Week 6: Inside the Citizens Police Academy

The Mt. Lebanon Police Department’s Citizens Police Academy launched on Tuesday, September 14. Mt. Lebanon Magazine content creator Stephanie Hacke is attending the class and will share what she learned each week in a Thursday blog post.
Ranger, a police K-8, jumps up on and kisses a member of the class
Ranger was excited to meet the academy cadets.

Meet Ranger: He’s a 6-year-old bloodhound and an officer with the Allegheny County Sheriff’s Office. He was by far my favorite guest speaker—or barker—so far at the Mt. Lebanon Citizens Police Academy. 

He was so friendly and gave many of us slobbering wet puppy kisses as he made his way around the room. Then, he showed off his skills. 

While most police K9s in the region are German shepherd dogs or Belgian Malinois, some departments are now using bloodhounds for trailing and tracking. They have an amazing sense of smell. 

Ranger, a bloodhound, sits on the lawn outside the Mt. Lebanon Public Safety Building
Ranger, a K9 officer with the Allegheny County Sheriff’s Office.

As his handler, Deputy Jeff Belback explained: “Bloodhounds are born with a drive to track and find people.” They can follow a scent that’s even a couple of days old, which makes them a great asset when a person goes missing. 

Unlike patrol K9s, Ranger and other bloodhounds don’t track a scent in a near straight line. First, they wander around an area to collect scent evidence. Then, for Ranger, Deputy Belback introduces him to a scent that he collected from a scene (he even has a cool machine that he uses to collect scents). Next: It’s Ranger’s turn to find the person.

We walked through Mt. Lebanon Cemetery on Tuesday night and watched Ranger work. He followed the scent of Ofc. Steve Shipe around the cemetery and successfully located him standing behind a tree. 

“He loves going to work,” Belback said of Ranger. “His favorite thing to do is to find people.” 

Ranger is motivated by food. So, whenever he completes a task, he expects to be fed.

That’s different from Snieper, Mt. Lebanon’s former K9 officer whose end of watch came on October 1, when he had to be put down due to natural causes. Snieper, a dual purpose K9 who worked narcotics and patrol, was motivated by toys and lots of praise from his handler. When he would find something, be it a person or narcotics, he would sit or start barking to alert handler Cpl. Ben Himan of his find.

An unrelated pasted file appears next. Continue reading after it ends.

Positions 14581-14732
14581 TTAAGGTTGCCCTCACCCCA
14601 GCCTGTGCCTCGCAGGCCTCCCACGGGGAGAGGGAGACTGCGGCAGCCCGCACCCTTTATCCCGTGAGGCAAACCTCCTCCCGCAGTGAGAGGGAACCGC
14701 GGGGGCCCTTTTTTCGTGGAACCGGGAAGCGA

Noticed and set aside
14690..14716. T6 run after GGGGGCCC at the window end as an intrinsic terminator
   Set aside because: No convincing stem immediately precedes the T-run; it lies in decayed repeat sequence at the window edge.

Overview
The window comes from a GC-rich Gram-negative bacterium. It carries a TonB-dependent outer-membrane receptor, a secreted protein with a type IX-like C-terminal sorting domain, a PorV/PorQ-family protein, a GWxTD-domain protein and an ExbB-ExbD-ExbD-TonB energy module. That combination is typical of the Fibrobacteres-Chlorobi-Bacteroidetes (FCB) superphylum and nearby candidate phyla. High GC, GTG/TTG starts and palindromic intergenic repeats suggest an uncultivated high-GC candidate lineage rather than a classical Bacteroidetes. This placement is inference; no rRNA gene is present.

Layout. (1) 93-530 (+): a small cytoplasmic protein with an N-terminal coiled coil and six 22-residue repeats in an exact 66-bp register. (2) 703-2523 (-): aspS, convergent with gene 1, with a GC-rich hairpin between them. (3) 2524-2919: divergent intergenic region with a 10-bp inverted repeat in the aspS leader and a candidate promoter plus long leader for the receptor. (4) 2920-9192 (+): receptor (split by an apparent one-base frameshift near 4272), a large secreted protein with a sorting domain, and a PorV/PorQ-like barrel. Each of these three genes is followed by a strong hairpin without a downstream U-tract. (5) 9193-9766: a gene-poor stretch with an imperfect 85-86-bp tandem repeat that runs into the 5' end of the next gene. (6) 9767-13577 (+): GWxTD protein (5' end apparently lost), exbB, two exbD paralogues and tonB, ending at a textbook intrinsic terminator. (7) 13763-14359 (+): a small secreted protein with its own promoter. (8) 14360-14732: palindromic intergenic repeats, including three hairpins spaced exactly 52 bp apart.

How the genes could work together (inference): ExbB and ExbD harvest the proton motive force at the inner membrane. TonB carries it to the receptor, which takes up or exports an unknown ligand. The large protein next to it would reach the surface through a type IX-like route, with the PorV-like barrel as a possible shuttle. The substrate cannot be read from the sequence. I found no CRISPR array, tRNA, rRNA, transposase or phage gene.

Mt. Lebanon Police K-9 Snieper, whose end of watch came Oct. 1, 2021
Snieper

Snieper was on the agenda to appear at Tuesday’s class. I know that I was sad that he didn’t make it to Week 6. Himan spent a portion of the class sharing about Mt. Lebanon’s K9 program and the accomplishments of Snieper. K9s are an important tool for a police department. They use their strong sense of smell to locate people or items. They can also assist in apprehension, with their powerful bite. 

Spieper, a Belgian Malinois, was born in Holland and spent six weeks training with Himan before starting in the Mt. Lebanon department in 2013. Snieper and Himan spent 16 hours every month training for the job. 

“Everything was a game for him,” Himan said. He never practiced negative training with Snieper. Instead, everything was about having fun for the K9 officer. 

Himan’s favorite part of the role was getting to meet people from all over and seeing kids smile when they met Snieper. 

Snieper lived with Himan and his family and, from a video he showed, was quite a special dog on and off the job. 

Mt. Lebanon Magazine made this video to honor Snieper’s memory. You can also learn about how to contribute to the purchase of a new K9 at the end of the video.

We also learned about the department’s drone program from Cpl. Himan and Ofc. Shipe and how they use the Unmanned Aircraft Systems (UAS) on the job. Five members of the Mt. Lebanon Police Department have a pilot’s license–yes, that’s required—to fly a drone. 

The drone pilots have to follow a lot of rules, but the drone can be helpful when trying to get a bird’s eye view of a situation, help put things into perspective or even to go into a dangerous situation to scope it out so the department doesn’t have to put an officer in jeopardy. They also have thermal capabilities, which can help them locate a missing person. 

Next week, we’re learning about use of force/defense tactics and narcotics.

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